Thursday, April 14, 2011

Book Review: Unless It Moves the Human Heart

Unless It Moves the Human Heart: The Craft and Art of Writing by Roger Rosenblatt.

I bought this book because I remember riding in an elevator with a woman who just discussed the book during a panel at AWP Conference in Washington DC. She had the book in her hand and was telling someone that the book made her cry because what it taught her was so important. I asked her what the name of the book was and she showed me the cover. A book that moved a woman to tears - I needed to know more. I bought the book a month later and just finished reading it today.

Rosenblatt’s chapters are from his writing class in New York. The best part was the end. I got a bit tired of reading all the dialogue during each chapter, but he did captured my attention on page 10 when he said the writing life practically guarantees writers “rejection, poverty, and failure.” I read and hear this over and over again, yet something continues to draw me to a writer’s life.

In this first section he tells us that he looks at his students and “can’t help but think that something deliberate and stubborn lies behind their decision to make artists of themselves.” (11) Stubborn-ness, a quality I have.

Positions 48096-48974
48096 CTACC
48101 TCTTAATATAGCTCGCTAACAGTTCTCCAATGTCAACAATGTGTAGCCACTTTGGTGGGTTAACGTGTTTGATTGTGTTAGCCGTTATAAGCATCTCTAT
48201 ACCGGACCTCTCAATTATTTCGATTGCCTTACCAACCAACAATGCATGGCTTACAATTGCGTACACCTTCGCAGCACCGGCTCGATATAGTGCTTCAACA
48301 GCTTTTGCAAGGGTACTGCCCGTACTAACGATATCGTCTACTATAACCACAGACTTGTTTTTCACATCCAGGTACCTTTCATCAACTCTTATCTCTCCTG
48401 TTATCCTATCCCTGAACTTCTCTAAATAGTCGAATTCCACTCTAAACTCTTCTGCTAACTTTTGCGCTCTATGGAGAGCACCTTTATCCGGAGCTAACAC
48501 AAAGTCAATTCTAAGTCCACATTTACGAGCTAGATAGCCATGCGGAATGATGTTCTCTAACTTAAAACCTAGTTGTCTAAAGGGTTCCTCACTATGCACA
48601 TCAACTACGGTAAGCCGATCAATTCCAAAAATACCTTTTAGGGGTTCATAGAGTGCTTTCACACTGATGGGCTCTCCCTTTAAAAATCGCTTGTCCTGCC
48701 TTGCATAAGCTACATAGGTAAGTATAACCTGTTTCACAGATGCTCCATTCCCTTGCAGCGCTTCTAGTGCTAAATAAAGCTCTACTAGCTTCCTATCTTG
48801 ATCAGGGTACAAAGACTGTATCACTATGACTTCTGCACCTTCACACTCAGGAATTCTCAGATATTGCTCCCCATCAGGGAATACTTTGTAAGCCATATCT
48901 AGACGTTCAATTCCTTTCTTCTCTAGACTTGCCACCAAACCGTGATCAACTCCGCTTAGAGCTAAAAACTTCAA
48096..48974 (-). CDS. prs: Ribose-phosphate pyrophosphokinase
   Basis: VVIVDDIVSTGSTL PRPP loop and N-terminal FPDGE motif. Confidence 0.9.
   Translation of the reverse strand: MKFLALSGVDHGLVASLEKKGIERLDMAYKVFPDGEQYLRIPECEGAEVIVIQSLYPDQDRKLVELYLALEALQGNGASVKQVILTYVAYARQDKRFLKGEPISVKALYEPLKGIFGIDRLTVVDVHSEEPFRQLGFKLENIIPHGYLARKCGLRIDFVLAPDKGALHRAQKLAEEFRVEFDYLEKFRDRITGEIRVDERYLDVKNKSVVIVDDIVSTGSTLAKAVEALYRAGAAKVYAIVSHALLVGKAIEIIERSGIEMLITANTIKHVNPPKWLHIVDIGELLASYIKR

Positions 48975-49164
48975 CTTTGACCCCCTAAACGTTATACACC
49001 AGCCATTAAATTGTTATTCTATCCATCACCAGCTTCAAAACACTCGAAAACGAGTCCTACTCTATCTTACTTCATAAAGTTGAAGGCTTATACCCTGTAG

He says, “Writing is the cure for the disease of living.”

This book reminds me that writers have a story to tell and sometimes these stories assign blame and some attempt to explain things the writer can’t really explain. I like this idea and it makes me think of my novel-in-progress and how I write my character’s feelings and there is an element of assigning blame in their thoughts and actions. The characters attempt to explain things that I never really understood. I can’t wait to see what happens next, in this novel I am writing.

The final chapter of Unless It Moves the Human Heart: The Craft and Art of Writing is my favorite: Parting Shots. Rosenblatt writes about his friend Lewis Thomas and how he says at the end of his life he wants to be useful. He would “die content” if he knew he had been useful in his life. The author writes in response:

“for your writing to be great …. It must be useful to the world. And for that to happen you must form an opinion of the world. …And for that to happen you have to live in the world and not pretend it’s not someone else’s world you are writing about…nothing you write will matter unless it moves the human heart, said the poet A.D Hope. And the heart that you must move is corrupt, depraved, and desperate for your love.”(151)
The final words of the book [I just love them and will follow them]: “Both you and the human heart are full of sorrow. But only one of you can speak for that sorrow and ease its burdens and make it sing – word after word after word.”

These are the words that the woman in the elevator must have heard when she was crying.

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